Sunday, July 31, 2011

Post Corus, Alan Cross is very much
Alive and Kicking

After a quarter of a century as arguably one of the best on-air personalities this country has ever seen, Alan Cross and Corus Radio have parted ways.

A restructuring and reorganization of the company’s online radio division is the basis for the Senior Program Director’s departure, best known for his Ongoing History of New Music program, and in recent years, the head honcho for Exploremusic.

What exactly does this mean for the guru of all things new music? Other than Corus no longer being his platform, not a heck of a lot. Since the apparent amicable separation, Cross has pretty much hit the ground running ever since. Not only are his Twitter and Facebook feeds constantly abuzz with current trending topics and facts, he also has a regular Friday column in the Metro News along with many contributions in publications nationwide just to name a few. He has also set up shop at the newly launched providing the usual music fix of everything you'd ever want or came to expect of the man is there.

There have been mutterings that Cross may work with Corus in the future on a freelance basis only, but will not longer be in the building. What that entails is anyone’s guess, but if presumptions are in order, the freelance involvement would be for Cross to remain submitting new episodes of the forever and wildly popular Ongoing History of New Music to air in its regular rotation. But like I said, this is just an educated guess.

On the flipside, what does this mean for Corus? That would all depend on who you ask of course. Speaking as a child of the 70s and 80s, the Spirit of the Edge began airing out of a tiny little house in Brampton all those years ago. It was second to none and unlike anything else heard across the airwaves . It was the only stop along the dial where it wasn’t uncommon to hear bands like The Smiths, Joy Division, New Order, Stone Roses, The Cure, etc. It was the station that identified with everyone from the geeks to the jocks and anyone in-between who wanted something innovative and different and outside of the typical top 40.

It wasn’t until the mid-90s and into the early 00s that we began to see CFNY’s music format slowly sway from the beloved Spirit of the Edge foundation making room for the new “New Rock” based content slowing leaving the station’s glory years to a fading memory. Along with the departure of many cherished on-air talent (leaving or being shown the door) making way for on-air personnel that correlate with today’s kids, the link connecting the Spirit generation to what the station had become gradually broke down. Other than Dave Bookman as the lone graybeard left from yesteryear who still broadcasts evenings on the station, and the dearly departed Martin Streek, Alan Cross was the last remaining thread that tied myself and whatever Spirit generation there was left to the station. But hey, that’s life. Time moves forward and the torch inevitably always gets passed, but for this listener who favored the earlier format to that of the later, the identity is just no longer there. It was a good 22 year run.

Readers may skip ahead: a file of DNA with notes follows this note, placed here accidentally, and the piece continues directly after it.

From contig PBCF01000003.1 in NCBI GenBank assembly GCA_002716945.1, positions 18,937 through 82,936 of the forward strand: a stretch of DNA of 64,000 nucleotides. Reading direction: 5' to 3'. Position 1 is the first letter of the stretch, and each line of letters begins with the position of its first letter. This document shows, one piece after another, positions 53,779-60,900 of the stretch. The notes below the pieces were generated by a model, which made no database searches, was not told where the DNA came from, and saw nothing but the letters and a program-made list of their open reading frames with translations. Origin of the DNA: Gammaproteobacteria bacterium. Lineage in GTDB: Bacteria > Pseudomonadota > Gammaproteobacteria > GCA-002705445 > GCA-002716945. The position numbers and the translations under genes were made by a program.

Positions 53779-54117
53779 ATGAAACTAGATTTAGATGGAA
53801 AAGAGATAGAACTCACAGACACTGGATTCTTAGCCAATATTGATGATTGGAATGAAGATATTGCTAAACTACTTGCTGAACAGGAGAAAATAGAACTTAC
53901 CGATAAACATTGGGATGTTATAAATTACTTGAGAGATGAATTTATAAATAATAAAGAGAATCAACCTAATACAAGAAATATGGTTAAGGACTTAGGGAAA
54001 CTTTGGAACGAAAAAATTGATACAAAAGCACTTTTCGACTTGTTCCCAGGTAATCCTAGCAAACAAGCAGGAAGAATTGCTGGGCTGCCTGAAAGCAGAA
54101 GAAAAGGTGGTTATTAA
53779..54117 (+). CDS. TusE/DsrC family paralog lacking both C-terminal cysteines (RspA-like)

Cross personally told me in a conversation years ago that he enjoyed doing the Ongoing History of New Music so much so that he’ll do it until the day he dies. With the gift of being able to tell such captivating stories, holding the listener to every word, we’re going to hold him to his word. Hell, the man could read the dictionary and make it compelling.

As a true inspiration to thousands and a legend to most, only time will tell what the future holds and exactly where Alan Cross will turn up. But whatever and wherever that may be, as long as Alan Cross still breathes and has a pulse, a music world without his spellbinding wisdom and encyclopedia of a brain, is practically and unquestionably unfathomable.

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